Old-fashioned bartering and new sharing technologies are together carving a disruptive niche in our economy. Yahoo is collecting first-person accounts from Americans who are sharing, lending and bartering their way through everyday activities. Here’s one story.
FIRST PERSON | As a 25-year-old living in Huron, South Dakota with student loan debt, car payments, a mortgage – and a large extended family – I cannot afford to spend a lot of money on gifts for every occasion, from birthdays to Christmas, weddings, baby showers, and so on. However, I enjoy nothing more than giving presents to the people I love.
That’s why I started finding ways to save money by making homemade gifts over the past few years.
Why make your gifts, besides to save money?
I generally save at least a small amount of money (if not a lot) by giving homemade gifts rather than buying them. Of course, it costs the price of the supplies, plus my time, which can range from a few minutes to several hours…or even days. Still, homemade gifts are more personal, and the process can be a lot of fun. Plus, most of the time, my homemade gifts are ‘greener’ than anything I would buy at the store. One of the main reasons I make my own gifts is to inspire a sustainable lifestyle.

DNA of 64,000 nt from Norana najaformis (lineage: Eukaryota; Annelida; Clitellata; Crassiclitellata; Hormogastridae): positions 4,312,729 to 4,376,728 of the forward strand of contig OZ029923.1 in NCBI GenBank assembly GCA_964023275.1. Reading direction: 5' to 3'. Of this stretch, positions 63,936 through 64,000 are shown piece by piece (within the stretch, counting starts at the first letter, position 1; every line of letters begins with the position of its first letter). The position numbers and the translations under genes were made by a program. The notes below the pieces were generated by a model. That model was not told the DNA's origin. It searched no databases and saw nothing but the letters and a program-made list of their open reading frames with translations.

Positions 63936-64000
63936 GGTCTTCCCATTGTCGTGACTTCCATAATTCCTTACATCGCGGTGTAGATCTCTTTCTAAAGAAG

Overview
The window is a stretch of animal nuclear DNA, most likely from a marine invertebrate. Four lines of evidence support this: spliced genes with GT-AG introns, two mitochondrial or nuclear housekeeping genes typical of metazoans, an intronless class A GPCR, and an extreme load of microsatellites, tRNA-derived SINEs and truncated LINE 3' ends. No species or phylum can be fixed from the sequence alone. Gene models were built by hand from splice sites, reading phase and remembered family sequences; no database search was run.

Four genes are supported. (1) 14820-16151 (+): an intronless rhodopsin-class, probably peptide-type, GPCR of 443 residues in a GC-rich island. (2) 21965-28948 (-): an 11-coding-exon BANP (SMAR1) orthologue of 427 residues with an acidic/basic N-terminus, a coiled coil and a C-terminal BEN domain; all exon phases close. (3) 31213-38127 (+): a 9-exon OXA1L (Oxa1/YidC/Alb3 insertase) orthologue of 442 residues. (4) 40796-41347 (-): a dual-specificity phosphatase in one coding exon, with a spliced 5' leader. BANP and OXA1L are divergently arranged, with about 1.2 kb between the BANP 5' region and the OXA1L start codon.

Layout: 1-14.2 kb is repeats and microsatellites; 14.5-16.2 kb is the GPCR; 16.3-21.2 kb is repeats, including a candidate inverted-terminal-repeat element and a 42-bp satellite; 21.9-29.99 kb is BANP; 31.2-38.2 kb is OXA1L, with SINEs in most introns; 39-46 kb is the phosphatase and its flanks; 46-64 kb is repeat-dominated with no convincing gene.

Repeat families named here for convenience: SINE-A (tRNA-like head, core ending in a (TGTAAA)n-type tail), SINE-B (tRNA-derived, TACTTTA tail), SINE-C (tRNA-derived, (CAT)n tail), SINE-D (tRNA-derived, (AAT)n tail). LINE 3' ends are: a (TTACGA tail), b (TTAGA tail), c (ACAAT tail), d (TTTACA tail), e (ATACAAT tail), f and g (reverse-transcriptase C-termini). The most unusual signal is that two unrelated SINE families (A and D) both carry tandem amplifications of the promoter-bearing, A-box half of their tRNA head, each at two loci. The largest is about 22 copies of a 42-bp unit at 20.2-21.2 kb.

Types of homemade gifts I’ve made
Besides the occasional greeting card, I have handmade a number of different presents:
- One Christmas, I re-purposed various spare drawer fronts, which had been given to me, into decorative wall hangings simply by painting them, adding knobs (also free), and hanging wire to the backs. My aunt used hers as a jewelry hanger for a while.
- I have also given baked goods as Christmas gifts.
- I have gotten into crocheting lately, and have made numerous gifts for my family: I gave one sister a scarf for her birthday and another sister got a headband; I have made bathroom sets consisting of washcloths, soap savers, and face cleansing pads for various people; I crocheted baby blankets for each of the younger nieces and nephews; my husband got a thick afghan for his birthday; and I’ve made and given away quite a few dishcloth sets.
- For Mother’s Day this year, I put together gift bags of green cleaning items for my mom and my mother-in-law; they included a roll of reusable “unpaper” towels that I had fastened together with snaps, homemade lavender liquid hand soap, and a bottle of homemade all-purpose spray.
There are too many different ideas to list here, but you get the picture.
Am I disrupting the economic model?
I may be disrupting the economy to a small degree by making these items – instead of buying them – and giving them away as gifts. I am currently too busy to sell the items I craft, but for the meantime, I have found that homemade presents are a great way to save money and give something meaningful to my friends and family. Once you acquire the ability, it can be difficult to justify spending money on something you can easily make (as long as you have the time).